Third Coast Baroque, Chicago’s newest early music ensemble, will showcase selected arias from Antonio Vivaldi’s 1727 Orlando furioso, RV 728, his rarely performed, three-act dramatic opera about romance, jealousy, and magic, in its April season-finale concert program, “Welcome Back, Vivaldi: Revisiting Forgotten Treasures.”
This event has been postponed. A new date has yet to be announced.
The program features company mezzo-soprano and co-founder Angela Young Smucker, applauded for her “impassioned, virtuosic” singing (Chicago Classical Review), performing five arias from the Vivaldi opera, which received its U.S. premiere just 40 years ago.
She’ll be accompanied by the TCB Chamber Ensemble, led by concertmaster and violinist Martin Davids.
The period-instrument ensemble will play five of Vivaldi’s intimate works for strings, including string concertos, solo sonatas, and a trio sonata, between the vocal performances.
“Welcome Back, Vivaldi” will be presented at 7:30 p.m. Friday, April 17, 2020, at Nichols Concert Hall, 1490 Chicago Avenue, Evanston. The program will be repeated at 5:00 p.m. Saturday, April 18, at First United Methodist Church at the Chicago Temple 77 W. Washington Street, Chicago.
“Because they’re so seldom heard, the Orlando furioso arias will be thrilling discoveries for many concertgoers,” Smucker says. “And the instrumental chamber works offer a highly pleasurable change of pace from Vivaldi’s The Four Seasons.”
Smucker and Davids designed the “Welcome Back, Vivaldi” program and its staging in close collaboration with Third Coast Baroque’s Vienna-based artistic director, Rubèn Dubrovsky.
The program’s title alludes to the ensemble’s critically acclaimed “Vivica and Vivaldi” presentation with internationally celebrated mezzo-soprano Vivica Genaux, applauded as one of “The 10 best classical concerts of 2018” (Chicago Tribune).
Four Roles, Five Arias
Smucker will sing arias of four different characters, including the opera’s hero, the obsessively jealous knight Orlando, who is infatuated with Angelica, lover and future wife of the prince Medoro. Smucker notes that the role of Orlando was originally sung by a female, the contralto Lucia Lancetti, at the opera’s 1727 world premiere in Venice.
The mezzo-soprano will sing Orlando’s “Nel Profondo” and “Sorge l’irato nembo,” the seductive sorceress Alcina’s “Cosi potessi anch’io,” the female warrior Bradamente’s “Taci, non ti langar,” and Angelica’s “Poveri affetti miei, siete innocenti.”
Smucker says the arias have never been professionally presented in Chicago, except for “Sorge l’irato nembo,” last heard locally in 2014 in a Baroque Band performance.
It’s a rare opportunity to hear these opera excerpts sung in intimate settings for string quartet and continuo (harpsichord and theorbo) instead of a full orchestra, she says.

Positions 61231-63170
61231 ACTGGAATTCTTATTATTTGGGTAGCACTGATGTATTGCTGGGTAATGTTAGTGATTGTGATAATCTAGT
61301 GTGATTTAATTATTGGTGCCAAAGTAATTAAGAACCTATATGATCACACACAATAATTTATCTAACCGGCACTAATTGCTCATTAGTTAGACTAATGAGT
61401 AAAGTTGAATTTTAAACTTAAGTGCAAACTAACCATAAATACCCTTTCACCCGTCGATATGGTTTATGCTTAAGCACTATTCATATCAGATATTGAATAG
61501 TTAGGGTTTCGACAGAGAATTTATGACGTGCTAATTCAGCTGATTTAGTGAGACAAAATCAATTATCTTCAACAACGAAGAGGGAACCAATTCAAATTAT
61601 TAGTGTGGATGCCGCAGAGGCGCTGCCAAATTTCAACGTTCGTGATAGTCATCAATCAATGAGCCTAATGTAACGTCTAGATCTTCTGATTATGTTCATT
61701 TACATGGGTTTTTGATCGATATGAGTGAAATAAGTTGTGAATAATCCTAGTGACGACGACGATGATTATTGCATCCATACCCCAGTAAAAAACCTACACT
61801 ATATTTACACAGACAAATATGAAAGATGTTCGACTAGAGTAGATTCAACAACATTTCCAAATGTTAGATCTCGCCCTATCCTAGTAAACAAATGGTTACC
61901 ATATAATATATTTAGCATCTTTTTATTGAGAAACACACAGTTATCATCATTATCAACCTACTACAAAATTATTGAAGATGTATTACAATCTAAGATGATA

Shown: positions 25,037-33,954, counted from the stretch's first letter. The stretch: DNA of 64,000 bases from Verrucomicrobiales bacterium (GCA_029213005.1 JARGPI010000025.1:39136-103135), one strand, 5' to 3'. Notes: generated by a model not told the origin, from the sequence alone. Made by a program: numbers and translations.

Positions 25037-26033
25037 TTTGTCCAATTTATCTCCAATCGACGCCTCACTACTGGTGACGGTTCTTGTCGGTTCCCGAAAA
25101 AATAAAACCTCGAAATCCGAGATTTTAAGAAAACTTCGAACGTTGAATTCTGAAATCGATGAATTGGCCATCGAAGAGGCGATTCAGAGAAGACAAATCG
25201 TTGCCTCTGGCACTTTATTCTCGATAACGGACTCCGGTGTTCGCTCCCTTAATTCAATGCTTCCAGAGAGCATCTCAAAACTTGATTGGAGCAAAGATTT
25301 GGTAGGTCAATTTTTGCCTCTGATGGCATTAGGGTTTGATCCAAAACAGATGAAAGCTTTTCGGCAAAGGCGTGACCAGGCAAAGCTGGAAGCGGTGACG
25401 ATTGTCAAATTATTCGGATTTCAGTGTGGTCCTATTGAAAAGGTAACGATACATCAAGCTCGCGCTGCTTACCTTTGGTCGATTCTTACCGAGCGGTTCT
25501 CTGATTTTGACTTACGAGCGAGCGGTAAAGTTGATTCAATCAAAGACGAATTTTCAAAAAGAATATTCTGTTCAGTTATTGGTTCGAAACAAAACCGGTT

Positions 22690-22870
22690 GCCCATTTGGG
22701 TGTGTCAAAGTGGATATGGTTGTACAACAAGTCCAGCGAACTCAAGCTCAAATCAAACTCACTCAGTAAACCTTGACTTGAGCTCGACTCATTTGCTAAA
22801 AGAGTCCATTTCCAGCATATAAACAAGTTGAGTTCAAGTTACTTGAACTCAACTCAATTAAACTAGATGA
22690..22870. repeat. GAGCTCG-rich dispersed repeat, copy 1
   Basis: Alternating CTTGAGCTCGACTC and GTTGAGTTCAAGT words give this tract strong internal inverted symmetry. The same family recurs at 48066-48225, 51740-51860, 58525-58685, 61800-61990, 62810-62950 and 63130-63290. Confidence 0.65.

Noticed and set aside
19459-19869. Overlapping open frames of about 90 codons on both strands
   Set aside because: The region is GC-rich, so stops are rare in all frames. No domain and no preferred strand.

Vivaldi, a virtuoso violinist, “treats the voice like a violin in the way he writes ornamental figures and in his highly florid vocal writing,” she observes.
The arias will be presented with English supertitles projected above the stage.
Beyond ‘The Four Seasons’
Instrumental works will include Vivaldi’s Concerto for Strings in C Major, RV 110; Trio Sonata Op. 1, No. 1, in G Minor, RV 73; the lyrical, contemplative Sonata No. 3 in A Minor, RV 43, featuring Baroque cellist Anna Steinhoff; Concerto for Strings in G Minor, RV 157; and Sonata No. 2 in A Major, RV 31. The latter features violinist Davids, who plays “with flair and abandon without transgressing period practice” (Chicago Classical Review).
The TCB Chamber Ensemble also will include Pauline Kempf, violin; Elizabeth Hagen, viola; Mark Shuldiner, harpsichord; and Brandon J. Acker, theorbo.
Tickets and Information
Tickets can be purchased in advance ($10-50) online at thirdcoastbaroque.org or by calling 312-725-9296. Tickets may also be purchased at the door ($10-60). Special pricing is available for seniors (65+), students (with valid ID), and patrons under 35.
Third Coast Baroque
Third Coast Baroque comprises “Chicago’s most accomplished period instrumentalists and singers” (Chicago Tribune). Under the artistic direction of Rubèn Dubrovsky, TCB reframes how audiences experience early music through dynamic performances, collaborations, and education. “Call it baroque musicology made painless” (Chicago Tribune), TCB has been devoted to exploring diverse 17th and 18th century music from around the world since its inception. TCB has presented the Chicago and North American premieres of works by beloved composers and recently rediscovered masters. Drawing upon today’s finest early music specialists, the Third Coast Baroque collective is composed of the TCB Chamber Ensemble, TCB Voices, and TCB Orchestra. Past performances have included the Chicago premiere of Handel’s first oratorio (Il trionfo del Tempo e del Disinganno) and collaborations with internationally renowned musicians. Founded in 2016, TCB engages new and diverse audiences through collaboration with organizations in Chicago and across the country, and through educational enrichment and outreach for music lovers of all ages. TCB’s mission is to share the aesthetic of Baroque music while unlocking its relevance for today’s audiences. TCB is a 501(c)(3) non-profit organization. www.thirdcoastbaroque.org.